Average life satisfaction by ethnic group

  • Indian - 7.5
  • White - 7.4
  • Chinese - 7.4
  • Any other Asian background - 7.4
  • Pakistani - 7.2
  • Other ethnic group - 7.2
  • Arab - 7.1
  • Mixed ethnic - 7.1
  • Arab - 7.1
  • Black/African/Caribbean/Black British - 6.7

The scheme aims to provide a better understanding of how society is doing, and could help form future government policy.

ONS wellbeing project director Glenn Everett said: "By examining and analysing both objective statistics as well as subjective information, a more complete picture of national well-being can be formed.

"Understanding people's views of well-being is an important addition to existing official statistics and has potential uses in the policy making process and to aid other decision making."

But Labour said it did not take a well-being survey to know that Mr Cameron was "taking Britain in the wrong direction".

Shadow Cabinet Office minister Michael Dugher said: "This is a statement of the bleeding obvious, a waste of taxpayers' money and it makes ministers look even more out of touch.

"You don't need a 'happiness index' to know that people without a job are unhappier than people in work - and we have over a million young people unemployed."

Steve Davies, from the Institute of Economic Affairs, also questioned the survey's aims, saying: "The government may be able to broadly do some things at the aggregate level that will make people less likely to be miserable.

"But it seems to me that we have enough trouble with governments trying to target something like GDP which we understand quite well without them having to try and target aggregate well-being as well.

"So I actually think that this could be quite dangerous because it could lead to government interfering in all sorts of aspects of people's personal life and I wouldn't like to go there."

Map showing levels of happiness across the UK

Top five happiest areas in the UK

Ranking Area Happiness (Score 7-10)*

* - Percentages show how many people rated their happiness between 7 and 10

1

Eilean Siar, Orkney & Shetland

82.88

2

Rutland

80.8

3

Anglesey

77.3

4

Wiltshire

77.1

5

West Berkshire

77.0

Bottom 5 least happy areas in the UK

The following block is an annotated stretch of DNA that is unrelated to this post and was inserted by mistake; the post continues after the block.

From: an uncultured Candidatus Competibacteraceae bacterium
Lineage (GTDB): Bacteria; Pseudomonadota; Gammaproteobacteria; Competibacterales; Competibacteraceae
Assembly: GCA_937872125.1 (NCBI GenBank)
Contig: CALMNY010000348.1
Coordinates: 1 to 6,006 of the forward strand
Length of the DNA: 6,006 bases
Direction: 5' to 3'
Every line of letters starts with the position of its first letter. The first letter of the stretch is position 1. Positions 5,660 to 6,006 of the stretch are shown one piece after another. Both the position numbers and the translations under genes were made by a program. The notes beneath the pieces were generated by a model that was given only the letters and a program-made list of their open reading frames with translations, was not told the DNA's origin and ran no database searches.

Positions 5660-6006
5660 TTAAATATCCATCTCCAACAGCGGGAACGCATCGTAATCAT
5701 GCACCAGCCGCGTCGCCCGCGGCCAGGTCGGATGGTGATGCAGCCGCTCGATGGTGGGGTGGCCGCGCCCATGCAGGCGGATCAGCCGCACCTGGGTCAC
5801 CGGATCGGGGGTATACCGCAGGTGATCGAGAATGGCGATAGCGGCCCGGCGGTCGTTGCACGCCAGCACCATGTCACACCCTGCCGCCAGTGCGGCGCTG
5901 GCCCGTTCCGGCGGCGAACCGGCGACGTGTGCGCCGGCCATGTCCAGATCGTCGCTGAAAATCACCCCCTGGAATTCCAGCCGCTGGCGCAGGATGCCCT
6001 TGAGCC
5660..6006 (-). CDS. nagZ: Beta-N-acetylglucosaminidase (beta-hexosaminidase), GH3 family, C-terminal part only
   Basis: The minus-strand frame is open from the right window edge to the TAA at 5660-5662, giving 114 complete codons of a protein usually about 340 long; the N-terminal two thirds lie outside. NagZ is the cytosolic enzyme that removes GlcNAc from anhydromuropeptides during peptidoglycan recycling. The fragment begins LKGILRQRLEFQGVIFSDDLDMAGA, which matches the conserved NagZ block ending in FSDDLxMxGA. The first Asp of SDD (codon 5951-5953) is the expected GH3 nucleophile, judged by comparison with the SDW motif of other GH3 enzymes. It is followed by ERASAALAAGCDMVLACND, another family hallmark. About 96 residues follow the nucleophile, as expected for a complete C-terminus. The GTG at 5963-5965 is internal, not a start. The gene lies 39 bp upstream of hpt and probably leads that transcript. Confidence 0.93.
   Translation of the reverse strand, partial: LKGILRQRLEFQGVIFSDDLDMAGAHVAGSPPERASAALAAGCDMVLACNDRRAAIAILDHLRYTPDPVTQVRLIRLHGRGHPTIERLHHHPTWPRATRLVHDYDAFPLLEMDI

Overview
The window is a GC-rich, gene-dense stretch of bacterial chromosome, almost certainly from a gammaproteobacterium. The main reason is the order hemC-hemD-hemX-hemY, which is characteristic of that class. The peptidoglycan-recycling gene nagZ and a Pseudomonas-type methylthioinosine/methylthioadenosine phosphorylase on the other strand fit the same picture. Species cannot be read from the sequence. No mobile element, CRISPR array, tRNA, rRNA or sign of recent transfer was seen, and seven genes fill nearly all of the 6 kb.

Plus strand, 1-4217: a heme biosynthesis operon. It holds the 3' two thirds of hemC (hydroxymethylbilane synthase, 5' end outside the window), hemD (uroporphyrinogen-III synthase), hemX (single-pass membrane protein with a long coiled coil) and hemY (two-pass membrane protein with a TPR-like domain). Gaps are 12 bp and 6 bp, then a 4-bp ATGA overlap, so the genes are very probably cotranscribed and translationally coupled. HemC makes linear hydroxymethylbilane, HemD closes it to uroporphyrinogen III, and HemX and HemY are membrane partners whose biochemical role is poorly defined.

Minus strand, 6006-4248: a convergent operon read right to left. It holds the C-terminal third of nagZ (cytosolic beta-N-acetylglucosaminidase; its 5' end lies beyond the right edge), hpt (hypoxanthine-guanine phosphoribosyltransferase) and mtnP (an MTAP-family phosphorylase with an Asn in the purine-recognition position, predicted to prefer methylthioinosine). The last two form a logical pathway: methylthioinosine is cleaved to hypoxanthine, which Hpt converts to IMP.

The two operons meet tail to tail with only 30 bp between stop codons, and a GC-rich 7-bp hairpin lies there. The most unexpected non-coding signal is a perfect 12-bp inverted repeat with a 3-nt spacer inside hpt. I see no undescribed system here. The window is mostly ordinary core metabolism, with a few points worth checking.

Ranking Happiness (Score 7-10)*

* - Percentages show how many people rated their happiness between 7 and 10

138

North Ayrshire

66.0

139

Blaenau Gwent

65.9

140

Swansea

65.8

141

County Durham

65.3

142

Blackpool

63.5

 

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  • rate this
    +1

    Comment number 571.

    Well you could always watch/listen to the 'Laughing Policeman'.

    If that doesn't cause you to smile, there's no hope, where ever you live!

    http://www.youtube.com/watch?v=hI1nPd7hezM

  • rate this
    +5

    Comment number 570.

    Prime Minister David Cameron has described it as crucial to finding out what the government can do to "really improve lives" (said with patronising nodding head)

    Oh I think that 70% of English population can think of at least one or two things the PM can do to "really improve lives"

  • rate this
    0

    Comment number 569.

    They obviously didn't survey Gordon Brown or there would have been a giant black cloud over Kirkcaldy on that map.

  • rate this
    -2

    Comment number 568.

    #567
    They afraid the athletes won't get their milk?

  • rate this
    +1

    Comment number 567.

    Happiness is the beeb burying the story that the government are taking the unions to court to stop the olympic strikes. Happiness for the politicos anyway, oh and the legal eagles. Wait a minute aren't they the same?

  • rate this
    +3

    Comment number 566.

    531 Way to go!!
    I couldn`t stop laughing for 5 minutes.
    Your post has made my day!
    I`m sure Aunty Beeb will disapprove!! (as I`m now happy!)

  • rate this
    0

    Comment number 565.

    561.voice of reason

    "Is'nt a desire something that, by definition, is wished for?

    Maybe there are people who really really want something in life, but are most happiest if they never actually achieve it. Wow..."

    Yeah, like I said its complex, you know the people I'm talking about right? Those that love misery.

  • rate this
    +3

    Comment number 564.